After lunch, we traveled by bus to a bayside park near the downtown area. Although rain still threatened, we saw lots of soccer players and other people ready for fun in this expansive area. The students went out to engage with the people by playing soccer and talking with them, inviting to the drama that would soon take place.
Just before we began the drama, the rain also began—not a warm rain as we have already come to expect here, but a cold downpour. Once again, the students showed genuine selflessness, continuing to pour out their all even when the rain increased. Most of the small audience left, but three people remained, standing in the cold rain and watching the drama with great interest. Afterward, when the students went to speak with them, all three prayed to receive Christ. As one of our students told us, these were truly seeking souls, drawn (and kept) by the Holy Spirit to hear the Good News at just the right time.
We stood under a roof and dried off for a short time before performing the day’s final drama at another site in the park. This time, the rain was not as heavy and had stopped by the time the drama finished. We saw several people come to know Jesus at this site, including one of the ice cream vendors whose cart was set up near where we performed.
A delicious dinner of spaghetti and salad awaited us back at the hostel, and we enjoyed a time of worship and true fellowship—talking about the things of God—afterward. The students are doing the “Man Up” and “Reign On” studies now, led by their team directors. These Bible studies are designed to help them continue their rite of passage journey and equip them as men and women of God.
Soon, we will retire for another night of rest. We will worship at a local church in the morning and continue our ministry here before heading to the islands on Monday. Thank you for your faithful prayers and support. You are truly a vital part of our Jesus ministry here in Panama!
Your Servant Leaders,
Mike and Sarah
Isaac and Mya
To God Be The Glory
What a day!
Our day started early at 6 a.m. in preparation for a great day of Jesus ministry. Our students gave their all!
We started ministry at an English speaking school. It was exciting to see our team perform the drama well, but what was even more exciting was seeing students at the school respond to the Gospel and our students engage with them in sharing the specifics of salvation. After this first drama alone, we saw 20 students surrender their lives to Jesus. When the students realized how God used them as tools to lead many to Christ, the bus was filled with screaming, clapping, and big smiles . Today, this is what warmed my heart the most.
Our next stop was a school of about 2,000 and we performed the drama for some of the students who are trying to learn English. Our young adults handled themselves well as the students swarmed them for pictures and English conversations. Saying goodbye to our newly-made friendships was hard, but we know we will see them again in the Kingdom of God.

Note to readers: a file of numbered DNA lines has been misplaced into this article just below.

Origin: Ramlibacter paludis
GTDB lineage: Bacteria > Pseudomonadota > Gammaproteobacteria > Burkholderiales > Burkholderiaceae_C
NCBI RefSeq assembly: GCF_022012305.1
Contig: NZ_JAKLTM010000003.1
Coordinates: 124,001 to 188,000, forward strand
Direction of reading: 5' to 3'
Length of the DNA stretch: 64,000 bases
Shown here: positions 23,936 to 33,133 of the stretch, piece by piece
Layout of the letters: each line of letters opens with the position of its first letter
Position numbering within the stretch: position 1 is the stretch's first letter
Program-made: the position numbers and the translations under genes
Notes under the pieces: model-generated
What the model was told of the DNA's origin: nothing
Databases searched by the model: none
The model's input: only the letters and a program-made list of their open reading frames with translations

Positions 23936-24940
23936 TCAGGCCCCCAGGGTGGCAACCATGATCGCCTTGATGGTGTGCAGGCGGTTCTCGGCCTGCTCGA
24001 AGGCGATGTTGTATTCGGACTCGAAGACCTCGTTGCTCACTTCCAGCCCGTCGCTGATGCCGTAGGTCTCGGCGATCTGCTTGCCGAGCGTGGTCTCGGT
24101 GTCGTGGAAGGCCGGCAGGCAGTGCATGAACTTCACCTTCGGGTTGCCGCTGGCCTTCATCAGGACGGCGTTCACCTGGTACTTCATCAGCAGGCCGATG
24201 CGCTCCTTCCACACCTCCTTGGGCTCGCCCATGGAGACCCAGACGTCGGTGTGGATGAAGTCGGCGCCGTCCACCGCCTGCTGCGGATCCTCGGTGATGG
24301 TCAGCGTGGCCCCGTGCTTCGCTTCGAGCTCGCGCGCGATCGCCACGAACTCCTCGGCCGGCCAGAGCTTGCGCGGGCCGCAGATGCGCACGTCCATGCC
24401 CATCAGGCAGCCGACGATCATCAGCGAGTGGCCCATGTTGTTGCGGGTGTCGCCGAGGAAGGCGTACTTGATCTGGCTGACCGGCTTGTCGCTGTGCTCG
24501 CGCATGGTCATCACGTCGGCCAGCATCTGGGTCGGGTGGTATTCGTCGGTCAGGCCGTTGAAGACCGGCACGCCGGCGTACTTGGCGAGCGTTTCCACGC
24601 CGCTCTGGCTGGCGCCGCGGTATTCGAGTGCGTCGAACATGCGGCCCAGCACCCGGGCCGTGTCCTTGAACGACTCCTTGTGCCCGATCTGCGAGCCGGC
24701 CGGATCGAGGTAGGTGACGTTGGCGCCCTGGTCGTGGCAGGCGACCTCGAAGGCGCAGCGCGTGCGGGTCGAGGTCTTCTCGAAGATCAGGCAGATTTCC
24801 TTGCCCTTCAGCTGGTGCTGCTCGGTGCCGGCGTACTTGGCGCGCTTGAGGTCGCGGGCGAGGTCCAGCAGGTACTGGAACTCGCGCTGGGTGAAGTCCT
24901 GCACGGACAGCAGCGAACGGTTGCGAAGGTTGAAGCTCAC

We arrived to our last drama site about 45 minutes early. The students made good use of their spare time to really open up to each other and let down some of their walls. As they shared their "long version" testimonies, they realized many of them have similar struggles and backgrounds. This openness allowed the unity of the team to grow deeper and stronger. This is something us, as leadership, have been strongly praying for.
At our last drama site, we returned to the English speaking school to perform the drama for another group of students. One of our students after the drama, led by the Holy Spirit, clearly explained the Gospel that many came to know Christ. Our students did an awesome job of talking with all of the students at the schools. We are looking forward to see what God has in store for our team tomorrow.
This evening, our team gathered for dinner and worship to cap off a great day. Please be praying for ministry opportunities and strength as our students get up early and start dramas.
To God Be The Glory!
The Secret to Purity
Awe Star is more than just missions. It's discipleship.
The environment young adults are in challenge them to look deep in the Word. We have a saying, "The Word makes us deeper." When we are shallow, we need to go directly to the word of God as it is will help us dive beyond the surface to find the treasures meant tohelp
us make much of Him.
This morning, one of the Scriptures our young adults read was Psalm 119:9-11:
"How can a young person stay pure?
By obeying your word.
I have tried hard to find you--don't let me wander from your commands.
I have hidden your word in my heart, that I might not sin against you."
Oh, how majestic are the words of God. How simple are the truths of His Word. How easily accessible are the words of God, yet how difficult we make them to find, but today, our students were challenged with this simple, yet profound word to discern the struggles they face in regards to purity. The Word is our compass....to life and to purity.
Today was a full day of drama training. Parents, you should be proud. There are a number of our young adults who have never seen the drama, but they have put their whole heart in preparing for this opportunity to share the Gospel.